Multidisciplinary Teams and Prevention - The Keys to Success for Diabetic Foot Disease
Diabetes-related foot disorders such as ulceration and infection, are leading causes of hospitalization and amputation in the United States and abroad. Peripheral neuropathy, with its associated loss of sensation in the feet, combined with the ever-increasing incidence of peripheral arterial disease place diabetic patients with these complications at high risk for foot ulcers and amputations. Once a person has healed even a minor foot amputation (such as a toe amputation) he/she is at a high risk for future ulceration or amputation. In fact, up to 70% of patients who have healed an ulcer will very likely develop another ulceration within 5 years.
Despite these rather grim facts, there is good news for our patients with diabetes and foot complications! A number of published studies over the last three decades have shown the very positive, and rather dramatic, improvements in outcomes for patients treated in multidisciplinary clinics focusing on diabetic foot care, wound care, and amputation prevention. Studies from the United States, Britain, and throughout Europe have documented up to a forty percent reduction in amputation rates after instituting an organized Diabetic Foot Multidisciplinary Team. Such teams are typically comprised of medical doctors, podiatrists, surgeons, nurses, and footwear specialists all dedicated to amputation prevention. By aggressively treating newly developed wounds according to established international protocols and using advanced therapies as appropriate, patients are most often able to treat their wounds in the comfort of their homes. Early detection and early initiation of treatment is the most successful way to avoid prolonged hospitalization, surgeries, and amputations. Of course, when circumstances require hospitalization, the multidisciplinary team ensures that optimal medical and surgical management is administered according to the latest published guidelines and protocols.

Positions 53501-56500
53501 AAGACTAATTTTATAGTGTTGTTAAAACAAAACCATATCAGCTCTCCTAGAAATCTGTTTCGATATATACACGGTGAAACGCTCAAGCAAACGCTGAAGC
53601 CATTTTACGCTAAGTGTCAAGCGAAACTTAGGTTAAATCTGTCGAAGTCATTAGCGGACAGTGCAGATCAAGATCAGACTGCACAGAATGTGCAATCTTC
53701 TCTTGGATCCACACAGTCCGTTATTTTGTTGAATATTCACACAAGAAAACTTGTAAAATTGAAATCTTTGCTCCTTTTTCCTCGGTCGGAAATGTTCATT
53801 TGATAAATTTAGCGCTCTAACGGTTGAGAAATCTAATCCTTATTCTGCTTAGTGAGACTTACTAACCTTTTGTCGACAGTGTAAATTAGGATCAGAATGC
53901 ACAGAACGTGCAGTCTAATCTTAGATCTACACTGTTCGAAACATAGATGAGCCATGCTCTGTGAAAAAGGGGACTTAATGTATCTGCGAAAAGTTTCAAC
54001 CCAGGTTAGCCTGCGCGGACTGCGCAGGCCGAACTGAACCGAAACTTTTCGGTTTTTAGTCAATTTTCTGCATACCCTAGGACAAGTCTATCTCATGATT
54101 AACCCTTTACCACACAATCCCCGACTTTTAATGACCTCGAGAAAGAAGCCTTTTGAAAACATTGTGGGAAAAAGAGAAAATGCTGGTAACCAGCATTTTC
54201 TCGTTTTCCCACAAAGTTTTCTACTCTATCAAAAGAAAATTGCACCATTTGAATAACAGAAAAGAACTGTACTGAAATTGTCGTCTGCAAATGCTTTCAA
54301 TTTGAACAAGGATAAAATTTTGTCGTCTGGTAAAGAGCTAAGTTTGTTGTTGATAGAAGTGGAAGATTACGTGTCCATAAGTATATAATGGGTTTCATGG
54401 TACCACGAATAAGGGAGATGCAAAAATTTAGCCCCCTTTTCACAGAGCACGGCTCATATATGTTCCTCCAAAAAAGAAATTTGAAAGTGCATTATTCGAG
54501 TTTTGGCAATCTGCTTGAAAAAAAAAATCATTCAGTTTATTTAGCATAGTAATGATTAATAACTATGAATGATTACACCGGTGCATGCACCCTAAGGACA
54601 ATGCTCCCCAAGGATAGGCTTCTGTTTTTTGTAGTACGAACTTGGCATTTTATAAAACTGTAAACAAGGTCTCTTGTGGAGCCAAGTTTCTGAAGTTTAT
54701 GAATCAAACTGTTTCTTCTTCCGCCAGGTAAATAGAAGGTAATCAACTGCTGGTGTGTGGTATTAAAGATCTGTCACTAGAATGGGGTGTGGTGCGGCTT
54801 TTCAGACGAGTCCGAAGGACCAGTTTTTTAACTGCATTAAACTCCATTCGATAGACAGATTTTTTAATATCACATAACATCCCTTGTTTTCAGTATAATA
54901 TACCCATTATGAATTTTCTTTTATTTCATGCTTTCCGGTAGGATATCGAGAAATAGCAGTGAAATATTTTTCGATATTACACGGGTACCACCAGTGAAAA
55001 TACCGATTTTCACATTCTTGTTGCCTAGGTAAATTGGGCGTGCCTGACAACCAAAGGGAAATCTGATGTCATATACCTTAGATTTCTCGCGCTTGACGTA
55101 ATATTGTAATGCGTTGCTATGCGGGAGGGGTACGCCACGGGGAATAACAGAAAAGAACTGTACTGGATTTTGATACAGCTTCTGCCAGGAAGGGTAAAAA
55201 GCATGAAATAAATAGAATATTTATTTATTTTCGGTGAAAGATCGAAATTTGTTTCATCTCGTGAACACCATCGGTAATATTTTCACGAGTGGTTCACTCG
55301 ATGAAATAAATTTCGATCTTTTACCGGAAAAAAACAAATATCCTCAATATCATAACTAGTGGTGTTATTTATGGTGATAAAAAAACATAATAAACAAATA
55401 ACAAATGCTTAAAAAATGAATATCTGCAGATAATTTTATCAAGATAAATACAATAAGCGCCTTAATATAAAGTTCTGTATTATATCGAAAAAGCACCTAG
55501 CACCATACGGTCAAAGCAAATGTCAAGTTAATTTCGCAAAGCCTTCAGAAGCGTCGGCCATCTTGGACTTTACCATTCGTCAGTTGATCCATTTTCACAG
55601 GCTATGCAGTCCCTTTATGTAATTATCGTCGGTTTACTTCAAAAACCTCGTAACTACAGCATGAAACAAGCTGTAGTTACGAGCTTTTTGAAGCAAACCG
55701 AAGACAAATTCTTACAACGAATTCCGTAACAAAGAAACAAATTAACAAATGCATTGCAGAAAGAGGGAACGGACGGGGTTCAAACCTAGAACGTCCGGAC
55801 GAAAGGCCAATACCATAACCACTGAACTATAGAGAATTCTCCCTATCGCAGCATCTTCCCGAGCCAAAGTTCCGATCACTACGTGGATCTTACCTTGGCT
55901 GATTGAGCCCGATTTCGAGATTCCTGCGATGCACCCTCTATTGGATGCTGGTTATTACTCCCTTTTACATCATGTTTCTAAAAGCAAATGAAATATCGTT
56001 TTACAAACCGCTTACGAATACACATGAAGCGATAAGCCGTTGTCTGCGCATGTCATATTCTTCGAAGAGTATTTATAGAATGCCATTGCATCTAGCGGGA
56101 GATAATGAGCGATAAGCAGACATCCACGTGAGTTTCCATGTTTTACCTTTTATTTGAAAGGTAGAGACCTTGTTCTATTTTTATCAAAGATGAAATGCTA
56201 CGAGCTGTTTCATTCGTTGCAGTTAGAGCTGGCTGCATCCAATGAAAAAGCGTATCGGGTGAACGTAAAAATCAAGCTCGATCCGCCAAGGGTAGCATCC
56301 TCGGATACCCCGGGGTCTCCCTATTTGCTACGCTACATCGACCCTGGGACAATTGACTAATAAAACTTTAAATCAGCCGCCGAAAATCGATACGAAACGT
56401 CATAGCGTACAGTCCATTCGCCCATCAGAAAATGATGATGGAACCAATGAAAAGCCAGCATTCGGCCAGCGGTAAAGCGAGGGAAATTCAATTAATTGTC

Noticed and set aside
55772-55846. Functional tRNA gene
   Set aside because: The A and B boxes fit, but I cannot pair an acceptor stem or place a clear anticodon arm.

Aside from protocol driven wound care, prevention of new lesions and complications is the key to long term success and reduction in rates of amputation. Also incorporated into the diabetic foot team protocols, prevention includes optimal diabetes management, optimal self-foot care and daily hygiene, appropriate footwear, regular foot examinations and treatment, and patient education. When the patient becomes an integral member of the team and understands the necessity for adherence to good diabetes management and foot care practices, successful prevention of new complications can be expected. In this regard, educating our patients on an ongoing basis becomes an extremely important part of any amputation prevention program.
In future issues we will explore more specific components of established protocols including prevention and management, use of advanced therapies, and new technologies. Stay tuned.